So, though I had my skeptics, I did manage to get the laundry room looking like a reasonable guest suite. I was given a huge boost by my neighbor who insisted that my parents shouldn't be sleeping on an air mattress. She felt they'd be much more comfortable on the mattress from her spare room. Hard to argue with that. But imagine my surprise when Owen and another neighbor (apparently employed on our block for all small jobs--we've seen him on neighbor's roofs and walls harvesting mangoes and guavas) came in with the bed frame . . . and then the box spring. Of course, when I asked Owen why he didn't tell her that we didn't need to take her entire bed, he pled language deficiency. And when I told my neighbor that she didn't need to give us the whole bed, she scoffed (in Spanish) at the idea of my parents bending down to get into bed, thus defeating the purpose of the back support afforded by the real mattress. Here's a little tour of the guest suite my parents stayed in last week, I forgot to include the pictures on my last post.
|The "sans microwave, laundry tub, or washing machine" view|
|The guest bath|
|Had to include the inverter and battery pack on the wall. I tried to dress them up with hanging baskets and a metal painted crab, but really, back-up energy solutions are just not too attractive.|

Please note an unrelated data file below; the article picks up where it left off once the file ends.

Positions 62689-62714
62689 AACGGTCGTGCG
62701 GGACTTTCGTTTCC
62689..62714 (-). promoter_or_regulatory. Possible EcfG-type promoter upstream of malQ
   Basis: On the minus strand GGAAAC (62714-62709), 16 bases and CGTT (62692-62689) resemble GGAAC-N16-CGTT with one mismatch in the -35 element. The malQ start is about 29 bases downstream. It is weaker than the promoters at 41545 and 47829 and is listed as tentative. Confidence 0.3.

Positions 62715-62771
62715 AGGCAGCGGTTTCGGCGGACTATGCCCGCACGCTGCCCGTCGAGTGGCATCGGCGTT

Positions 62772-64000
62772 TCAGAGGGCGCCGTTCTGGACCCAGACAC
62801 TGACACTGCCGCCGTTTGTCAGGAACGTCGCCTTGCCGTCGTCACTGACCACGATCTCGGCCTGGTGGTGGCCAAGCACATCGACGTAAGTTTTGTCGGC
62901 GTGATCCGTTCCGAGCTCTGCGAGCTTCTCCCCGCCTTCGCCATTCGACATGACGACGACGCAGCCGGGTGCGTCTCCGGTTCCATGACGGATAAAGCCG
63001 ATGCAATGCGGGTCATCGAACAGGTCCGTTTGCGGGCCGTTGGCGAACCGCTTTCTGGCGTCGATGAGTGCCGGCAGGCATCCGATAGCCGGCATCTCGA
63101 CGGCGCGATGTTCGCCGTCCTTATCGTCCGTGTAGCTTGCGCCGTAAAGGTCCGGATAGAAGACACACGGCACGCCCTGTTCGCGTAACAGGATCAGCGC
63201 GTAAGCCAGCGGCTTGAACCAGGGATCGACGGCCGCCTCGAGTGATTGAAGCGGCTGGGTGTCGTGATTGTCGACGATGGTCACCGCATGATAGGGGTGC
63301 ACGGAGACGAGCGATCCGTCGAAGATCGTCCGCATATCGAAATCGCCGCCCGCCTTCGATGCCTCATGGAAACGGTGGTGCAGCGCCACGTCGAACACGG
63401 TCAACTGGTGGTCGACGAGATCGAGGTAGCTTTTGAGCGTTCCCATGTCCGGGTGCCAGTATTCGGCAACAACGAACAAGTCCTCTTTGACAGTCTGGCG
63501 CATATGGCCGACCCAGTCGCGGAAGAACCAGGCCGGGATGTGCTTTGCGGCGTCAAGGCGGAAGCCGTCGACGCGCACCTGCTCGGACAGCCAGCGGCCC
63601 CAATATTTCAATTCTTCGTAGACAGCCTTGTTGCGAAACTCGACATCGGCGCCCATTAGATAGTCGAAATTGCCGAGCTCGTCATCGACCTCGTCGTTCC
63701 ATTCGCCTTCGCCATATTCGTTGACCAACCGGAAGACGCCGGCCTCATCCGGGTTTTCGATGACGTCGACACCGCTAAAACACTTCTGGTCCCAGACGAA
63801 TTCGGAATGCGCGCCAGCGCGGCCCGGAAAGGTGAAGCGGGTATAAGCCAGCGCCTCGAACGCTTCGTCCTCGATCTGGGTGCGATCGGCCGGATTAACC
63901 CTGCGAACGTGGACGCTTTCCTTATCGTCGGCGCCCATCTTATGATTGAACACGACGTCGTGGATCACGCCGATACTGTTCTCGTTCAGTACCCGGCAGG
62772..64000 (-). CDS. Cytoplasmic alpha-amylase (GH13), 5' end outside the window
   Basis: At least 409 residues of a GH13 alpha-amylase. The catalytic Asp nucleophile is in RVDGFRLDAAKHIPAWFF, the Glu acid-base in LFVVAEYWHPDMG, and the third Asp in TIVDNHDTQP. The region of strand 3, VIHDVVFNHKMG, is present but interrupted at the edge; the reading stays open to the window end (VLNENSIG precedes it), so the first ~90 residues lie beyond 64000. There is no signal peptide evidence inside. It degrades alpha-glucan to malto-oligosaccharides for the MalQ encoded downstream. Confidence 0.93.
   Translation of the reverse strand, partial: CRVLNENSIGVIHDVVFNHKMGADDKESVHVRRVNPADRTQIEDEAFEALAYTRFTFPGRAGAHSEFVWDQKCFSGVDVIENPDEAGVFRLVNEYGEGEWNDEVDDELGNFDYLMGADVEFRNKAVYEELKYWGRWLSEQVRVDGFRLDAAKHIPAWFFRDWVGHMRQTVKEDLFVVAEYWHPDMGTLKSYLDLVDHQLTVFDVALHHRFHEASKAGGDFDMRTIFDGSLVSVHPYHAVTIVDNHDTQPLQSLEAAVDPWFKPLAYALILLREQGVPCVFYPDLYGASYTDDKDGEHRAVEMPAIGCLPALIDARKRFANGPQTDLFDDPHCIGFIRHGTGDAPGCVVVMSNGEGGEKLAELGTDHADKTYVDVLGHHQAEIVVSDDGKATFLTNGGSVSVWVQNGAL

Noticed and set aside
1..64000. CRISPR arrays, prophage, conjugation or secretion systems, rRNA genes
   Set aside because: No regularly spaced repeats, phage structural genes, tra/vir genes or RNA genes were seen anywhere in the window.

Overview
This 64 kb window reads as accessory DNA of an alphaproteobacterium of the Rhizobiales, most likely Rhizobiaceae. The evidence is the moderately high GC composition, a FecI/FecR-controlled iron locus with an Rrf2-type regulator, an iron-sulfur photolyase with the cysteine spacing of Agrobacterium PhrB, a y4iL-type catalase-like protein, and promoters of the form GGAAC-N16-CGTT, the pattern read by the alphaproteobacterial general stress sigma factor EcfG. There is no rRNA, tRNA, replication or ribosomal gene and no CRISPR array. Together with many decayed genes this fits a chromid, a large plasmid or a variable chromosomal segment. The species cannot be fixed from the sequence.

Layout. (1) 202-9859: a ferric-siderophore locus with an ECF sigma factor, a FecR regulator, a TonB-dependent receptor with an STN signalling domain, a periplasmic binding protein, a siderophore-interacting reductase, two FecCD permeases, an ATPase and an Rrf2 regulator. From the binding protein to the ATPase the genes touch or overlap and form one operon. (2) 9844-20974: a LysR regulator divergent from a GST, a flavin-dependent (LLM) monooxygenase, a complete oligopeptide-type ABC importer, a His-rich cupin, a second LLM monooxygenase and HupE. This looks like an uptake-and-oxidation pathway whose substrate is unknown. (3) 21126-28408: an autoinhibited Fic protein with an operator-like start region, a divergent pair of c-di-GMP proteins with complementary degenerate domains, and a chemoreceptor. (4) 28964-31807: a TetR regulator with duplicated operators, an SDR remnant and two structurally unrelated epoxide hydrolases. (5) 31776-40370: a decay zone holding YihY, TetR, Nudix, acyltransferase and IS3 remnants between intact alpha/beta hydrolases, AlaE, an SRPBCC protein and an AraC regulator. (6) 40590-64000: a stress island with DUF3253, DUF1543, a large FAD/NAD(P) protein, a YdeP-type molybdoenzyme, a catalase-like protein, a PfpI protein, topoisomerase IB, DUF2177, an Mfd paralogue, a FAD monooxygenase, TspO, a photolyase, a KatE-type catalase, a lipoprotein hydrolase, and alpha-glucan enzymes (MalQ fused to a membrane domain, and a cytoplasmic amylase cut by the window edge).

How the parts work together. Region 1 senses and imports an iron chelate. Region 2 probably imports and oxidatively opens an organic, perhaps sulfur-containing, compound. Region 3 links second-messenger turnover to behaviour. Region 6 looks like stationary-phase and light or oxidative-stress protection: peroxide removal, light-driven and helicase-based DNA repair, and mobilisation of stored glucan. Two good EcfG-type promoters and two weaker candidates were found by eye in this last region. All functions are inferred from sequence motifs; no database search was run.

Hmm, I realize as I label that last picture that I have neglected to explain how energy works here. So we do have electrical power every day. But at least a few days a week we lose power for anywhere between a few minutes to 12 hours. When we first moved here, I thought that the power outages were a result of "Hello, you moved to a third world country, of course you lose power." I pictured tattered wiring, storms blowing trees over, not enough power to supply the city, etc. But then I was told that the "brown outs" are actually a retaliatory move from the U.S. and Canadian power plants who are owed around a billion dollars. Dominicans (this includes me now, of course) pay some of the highest rates of electricity in the world--but since much of the money customers pay is going straight into the pockets of corrupt government officials here, we also have some of the worst service in the world. The energy providers don't wish to provide energy for "free."
Thursday seems to be a big day for power companies sending the message "Santiago, pay up!" Most people in Santiago (at least our section of it) do not have electricity (or water, as a result) on Thursdays. The school Owen works for has provided us with an inverter, so we have battery supplied electricity during those times. We just lose power to the refrigerator, washing machine, microwave or other heating device (use of these would kill the inverter). We can cook because we have a gas oven. But it really does affect our way of life, if just because we can't count on amenities like we could in America. And because we have to go food shopping almost every day. Food is less chemically treated and often in really hot environments before being purchased, so it already has a short shelf life. But I can't imagine that the refrigerator going out regularly helps much. And you don't want much meat in a freezer that goes out all the time. Our house does get water, thankfully. I think if we lost power for long enough we'd lose it, but it can handle a half day's loss just fine. Needless to say that I take the possibility of "National Emergency" very seriously and keep extra bottles of filtered water (and a water filter) handy.
Just a little glimpse into some of the more complicated facets of daily life here.